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January Science Picks—Leads, Feeds and Story Seeds
Released: 1/11/2005

Contact Information:
U.S. Department of the Interior, U.S. Geological Survey
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Reston, VA 20192
Denver Beaulieu-Hains 1-click interview
Phone: 703-648-4732 | FAX: 703-648-4466


It’s a new year, and we’ve got a story for you.

There are great science stories everywhere. This monthly collection can help you cover ongoing earth and natural science research and investigations – photos and web links are provided to enhance your story.

Leads (top news in natural science)

USGS Scientists gather data in Sri Lanka

We’ve seen the photographs and heard from survivors, but what does the earth tell us about what happened in Sri Lanka, during the Tsunami. USGS Scientists will attempt to find out. The Scientists will record water levels, inundation distances, tsunami deposit distribution and characteristics, while also conducting eyewitness interviews as part of an international team Jan. 7 – 16. For more information call Clarice Ransom at (703) 648-4299 or by email at cransom@usgs.gov.

Space View Reveals Scale of Disaster

Within hours of the Asian Tsunami, the USGS National Center for Earth Resources Observation and Sciences (EROS) began providing pre-and post-tsunami satellite images and other vital information to help planners for disaster response from many agencies and organizations make well-informed decisions. In answer to the urgent needs of governments and service organizations, these images have been placed in an easily accessible website http://gisdata.usgs.gov/website/tsunami. The images vividly illustrate the human, social, and environmental toll of the tsunami. For more information on the satellite images provided, contact Dennis Hood at (605) 594-6547 or by email at hood@usgs.gov.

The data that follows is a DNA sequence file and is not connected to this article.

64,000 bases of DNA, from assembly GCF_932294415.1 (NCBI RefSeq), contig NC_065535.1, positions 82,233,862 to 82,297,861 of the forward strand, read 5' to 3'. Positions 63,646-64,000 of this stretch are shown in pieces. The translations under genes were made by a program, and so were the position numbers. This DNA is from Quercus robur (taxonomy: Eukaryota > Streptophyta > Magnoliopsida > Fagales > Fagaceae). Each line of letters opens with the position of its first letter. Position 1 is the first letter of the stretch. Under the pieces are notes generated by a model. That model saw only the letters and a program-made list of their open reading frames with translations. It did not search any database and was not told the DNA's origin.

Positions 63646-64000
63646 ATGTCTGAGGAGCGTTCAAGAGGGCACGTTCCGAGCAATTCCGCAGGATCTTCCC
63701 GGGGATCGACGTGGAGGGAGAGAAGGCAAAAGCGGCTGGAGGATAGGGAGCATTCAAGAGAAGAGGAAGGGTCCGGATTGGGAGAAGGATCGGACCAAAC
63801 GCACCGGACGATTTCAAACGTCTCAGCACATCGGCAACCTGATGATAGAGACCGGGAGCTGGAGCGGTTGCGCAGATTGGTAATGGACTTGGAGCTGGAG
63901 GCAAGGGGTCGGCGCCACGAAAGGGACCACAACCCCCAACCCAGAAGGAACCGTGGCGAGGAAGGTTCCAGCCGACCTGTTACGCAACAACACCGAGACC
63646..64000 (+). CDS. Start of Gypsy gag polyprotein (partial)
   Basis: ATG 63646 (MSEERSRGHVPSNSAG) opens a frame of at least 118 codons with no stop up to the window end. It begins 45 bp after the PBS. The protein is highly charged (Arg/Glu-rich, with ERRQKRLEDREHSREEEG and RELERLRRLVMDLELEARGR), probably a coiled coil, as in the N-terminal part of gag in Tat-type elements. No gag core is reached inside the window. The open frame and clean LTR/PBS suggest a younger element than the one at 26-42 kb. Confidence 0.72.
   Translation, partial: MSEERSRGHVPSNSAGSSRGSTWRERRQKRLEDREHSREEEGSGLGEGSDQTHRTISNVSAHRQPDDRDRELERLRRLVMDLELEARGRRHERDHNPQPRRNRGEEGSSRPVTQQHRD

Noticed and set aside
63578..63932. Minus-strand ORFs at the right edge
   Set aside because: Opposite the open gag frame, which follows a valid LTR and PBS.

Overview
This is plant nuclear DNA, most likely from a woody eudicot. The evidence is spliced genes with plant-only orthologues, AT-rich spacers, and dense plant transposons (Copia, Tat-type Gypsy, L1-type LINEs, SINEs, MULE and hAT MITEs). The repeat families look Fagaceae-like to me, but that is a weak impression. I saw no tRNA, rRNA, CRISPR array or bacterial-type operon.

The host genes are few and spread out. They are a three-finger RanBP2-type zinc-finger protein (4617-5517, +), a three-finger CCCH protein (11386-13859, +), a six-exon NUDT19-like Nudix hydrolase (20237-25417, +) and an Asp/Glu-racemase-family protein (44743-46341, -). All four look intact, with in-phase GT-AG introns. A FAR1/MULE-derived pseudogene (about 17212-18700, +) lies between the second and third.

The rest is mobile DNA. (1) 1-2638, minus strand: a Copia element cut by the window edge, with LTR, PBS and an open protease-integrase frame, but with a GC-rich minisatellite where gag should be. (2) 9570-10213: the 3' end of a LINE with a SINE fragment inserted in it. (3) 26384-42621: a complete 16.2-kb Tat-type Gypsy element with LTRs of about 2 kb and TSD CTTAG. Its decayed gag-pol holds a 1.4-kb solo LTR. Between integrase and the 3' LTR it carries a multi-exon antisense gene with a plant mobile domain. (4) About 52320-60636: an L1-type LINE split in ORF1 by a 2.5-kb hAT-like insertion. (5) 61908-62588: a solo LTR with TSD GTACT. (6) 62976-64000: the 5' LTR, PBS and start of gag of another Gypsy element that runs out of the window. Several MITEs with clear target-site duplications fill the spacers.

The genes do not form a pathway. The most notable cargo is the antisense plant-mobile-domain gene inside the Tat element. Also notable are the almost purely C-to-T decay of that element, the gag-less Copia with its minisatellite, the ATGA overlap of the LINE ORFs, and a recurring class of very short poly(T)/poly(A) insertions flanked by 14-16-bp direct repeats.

Fault Study Offers Insight

California is no stranger to earthquakes and in 1868 a large earthquake estimated to have been about magnitude 7, occurred on the Hayward Fault. It was the "Great" earthquake of the San Francisco Bay area prior to 1906. USGS scientists have used the site to study the relationships between fault behavior and geology using a three-dimensional geologic model. The model, derived from geologic, geophysical, and seismicity data, has provided the necessary information to construct the relationships between geologic units on both sides of the surface trace of the fault, providing maps of geologic units that truncate against the fault surface. For more information on the study or the Hayward Fault, which extends from San Jose 120 km or about 74 miles northward along the base of the East Bay Hills to San Pablo Bay, contact David Ponce at (650) 329-5314 or by email at ponce@usgs.gov.

New Discovery

A team of scientists has determined that a coral reef discovered in 1999 is the deepest reef ever found off the continental United States. The reef lies in approximately 200-250 feet of water off the coast of southwest Florida on a submerged barrier-island, Pulley Ridge. These corals found on Pulley Ridge are believed to be considerably healthier than the corals from shallow-water reefs worldwide, including those found at the Florida Keys. Scientists and graduate students from the USGS and the University of South Florida (USF) are using many new types of technologies to gather data, including one-person submarines and the USGS SeaBOSS (Sea Bottom Observation and Sampling System) submersible camera system. For more information contact Robert Halley, a USGS marine geologist at 727-803-8747 ext. 3020 or by email at rhalley@usgs.gov.

Who Put the "Prairie" in the Prairie Falcon?